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Thursday, December 29, 2005

It Still Fits

Memorial of St. Thomas Becket

Perhaps it is laziness, or maybe it's just me, but with this year's run-up: the continued global struggle against public references to Christmas, the minor backlash against said global struggle, the fashion trend of evangelical mega-churches closing their doors on Christmas day (even though it fell on a Sunday), etc., it seems to me that the reflections in The Troglodyte's inaugural post still applies. Of course, given its Chestertonian roots, I'm not all that surprised. As we await the coming of the Magi on Epiphany and the end of Christmas this year, you be the judge:

Let us consider that the Word became flesh and dwelt among us, AND that the Word came forth from a hole in the earth. We are familiar with the story of the Christ child in manger (no crib for a bed and all) but what is often forgotten is the nature of first-century Palestinian stables, namely that they were caves. So, not only was the Son of God born like an ordinary baby, and just as dependent on a mother, but, though His mother was only a traveler, He entered the world in the manner of an outcast. It is clear that once Jesus’ birth (like an outlaw) occurred, the concept of the place of the outlaw, the outcast, or the poor man changed radically. Just as man is elevated by God assuming his form, more too are the lowly elevated. If God chose that particular act of supreme humility, then how could any man rightly be the means to another man’s end? Therefore, one element is the recognition that individuals are important; that personal ties to individuals are important. This element of solidarity is traditionally attached to the shepherds , fulfilling the obligation put to them by the news from the heavenly hosts to adore the newborn King.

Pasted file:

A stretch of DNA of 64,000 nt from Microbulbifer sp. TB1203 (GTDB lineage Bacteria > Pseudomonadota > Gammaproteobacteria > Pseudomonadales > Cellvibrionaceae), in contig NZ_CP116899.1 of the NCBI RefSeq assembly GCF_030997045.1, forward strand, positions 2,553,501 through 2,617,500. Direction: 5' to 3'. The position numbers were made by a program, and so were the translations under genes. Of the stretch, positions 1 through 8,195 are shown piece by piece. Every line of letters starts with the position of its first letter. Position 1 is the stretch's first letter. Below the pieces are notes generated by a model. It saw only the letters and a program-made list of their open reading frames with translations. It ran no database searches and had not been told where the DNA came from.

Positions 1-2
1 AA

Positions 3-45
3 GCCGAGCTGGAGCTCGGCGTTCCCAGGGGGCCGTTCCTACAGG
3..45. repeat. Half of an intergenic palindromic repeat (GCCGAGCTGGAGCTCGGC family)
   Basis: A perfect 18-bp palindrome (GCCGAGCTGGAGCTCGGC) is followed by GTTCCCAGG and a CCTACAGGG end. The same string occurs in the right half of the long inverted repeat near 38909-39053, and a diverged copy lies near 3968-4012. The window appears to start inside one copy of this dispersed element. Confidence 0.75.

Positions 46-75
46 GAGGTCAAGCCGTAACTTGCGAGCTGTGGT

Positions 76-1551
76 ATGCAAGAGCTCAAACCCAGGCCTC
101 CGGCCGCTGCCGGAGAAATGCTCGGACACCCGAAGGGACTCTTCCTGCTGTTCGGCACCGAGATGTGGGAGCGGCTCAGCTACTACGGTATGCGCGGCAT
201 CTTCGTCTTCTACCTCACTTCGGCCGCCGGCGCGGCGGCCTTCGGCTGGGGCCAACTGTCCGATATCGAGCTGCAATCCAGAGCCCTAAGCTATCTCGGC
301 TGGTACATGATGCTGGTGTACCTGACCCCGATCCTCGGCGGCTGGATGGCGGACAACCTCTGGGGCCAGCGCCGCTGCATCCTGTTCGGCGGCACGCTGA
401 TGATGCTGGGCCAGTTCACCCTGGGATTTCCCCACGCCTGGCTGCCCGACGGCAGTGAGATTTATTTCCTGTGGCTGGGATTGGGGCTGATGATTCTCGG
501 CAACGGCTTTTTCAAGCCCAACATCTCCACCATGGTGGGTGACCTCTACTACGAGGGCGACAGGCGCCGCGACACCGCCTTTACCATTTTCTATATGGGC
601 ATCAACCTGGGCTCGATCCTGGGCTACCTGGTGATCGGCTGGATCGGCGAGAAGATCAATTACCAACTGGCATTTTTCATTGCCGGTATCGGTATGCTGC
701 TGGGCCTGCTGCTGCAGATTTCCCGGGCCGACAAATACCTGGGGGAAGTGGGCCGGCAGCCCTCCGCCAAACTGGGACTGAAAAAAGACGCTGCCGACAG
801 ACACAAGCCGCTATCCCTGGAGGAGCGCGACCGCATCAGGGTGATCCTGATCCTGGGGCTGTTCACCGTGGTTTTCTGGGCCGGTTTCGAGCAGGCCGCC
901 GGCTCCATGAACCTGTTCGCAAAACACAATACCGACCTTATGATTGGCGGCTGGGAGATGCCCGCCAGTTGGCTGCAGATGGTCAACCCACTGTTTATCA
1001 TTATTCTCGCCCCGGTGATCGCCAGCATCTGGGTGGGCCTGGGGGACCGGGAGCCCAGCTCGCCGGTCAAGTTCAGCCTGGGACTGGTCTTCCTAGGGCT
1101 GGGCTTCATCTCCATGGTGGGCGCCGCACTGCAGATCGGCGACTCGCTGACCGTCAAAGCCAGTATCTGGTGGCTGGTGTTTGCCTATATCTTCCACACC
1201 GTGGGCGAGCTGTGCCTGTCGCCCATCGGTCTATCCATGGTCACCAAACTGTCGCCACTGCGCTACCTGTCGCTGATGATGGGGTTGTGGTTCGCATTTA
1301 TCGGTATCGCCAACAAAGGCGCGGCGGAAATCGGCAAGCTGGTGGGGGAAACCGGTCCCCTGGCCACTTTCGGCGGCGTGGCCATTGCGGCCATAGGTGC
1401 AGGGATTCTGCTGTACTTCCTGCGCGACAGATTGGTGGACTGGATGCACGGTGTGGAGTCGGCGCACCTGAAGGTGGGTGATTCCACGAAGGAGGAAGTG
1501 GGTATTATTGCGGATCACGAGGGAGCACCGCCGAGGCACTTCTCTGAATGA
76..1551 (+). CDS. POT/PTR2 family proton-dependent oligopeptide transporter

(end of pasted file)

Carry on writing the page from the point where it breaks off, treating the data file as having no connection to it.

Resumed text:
The Magi, the traditional scapegoats for popular gift-giving carry the sense of search and discovery, the desire for the unexpected, with hope for wisdom. The discovery that the lights of their own intellects faded in comparison to the light from the cave mirrors our own unrest in the pauses of our hectic schedules. Similarly, the anxiety for righteousness can also blind our search as we jump to judge this season for others. It is ultimately in these elements' emptiness that we can limit the insanity of pride’s dominion over our souls. Through these difficulties we will see so long as we affirm our belief in the mysteries of Christ in the difficulties of life, including the skepticism, the rationalism, and the secularism bombarding the story of the Incarnation.

As we stumble in the dark, may we remember where to turn in hope for the light in our search for the Big Idea. Merry Christmas.
There were many opportunities on national and international stages to turn to the Light last year, where many did, and many did not: tsunami relief, inaction in Darfur, Terri Schiavo, the papal events of April, questions of torture, embryonic stem cell research legislation, Hurricane Katrina, even the ID debate and the Vikings "Love Boat" scandal. But how many millions of daily opportunities were there just as crucial as any of these from an eternal perspective? Indeed, may more of us remember where to turn in the new year.

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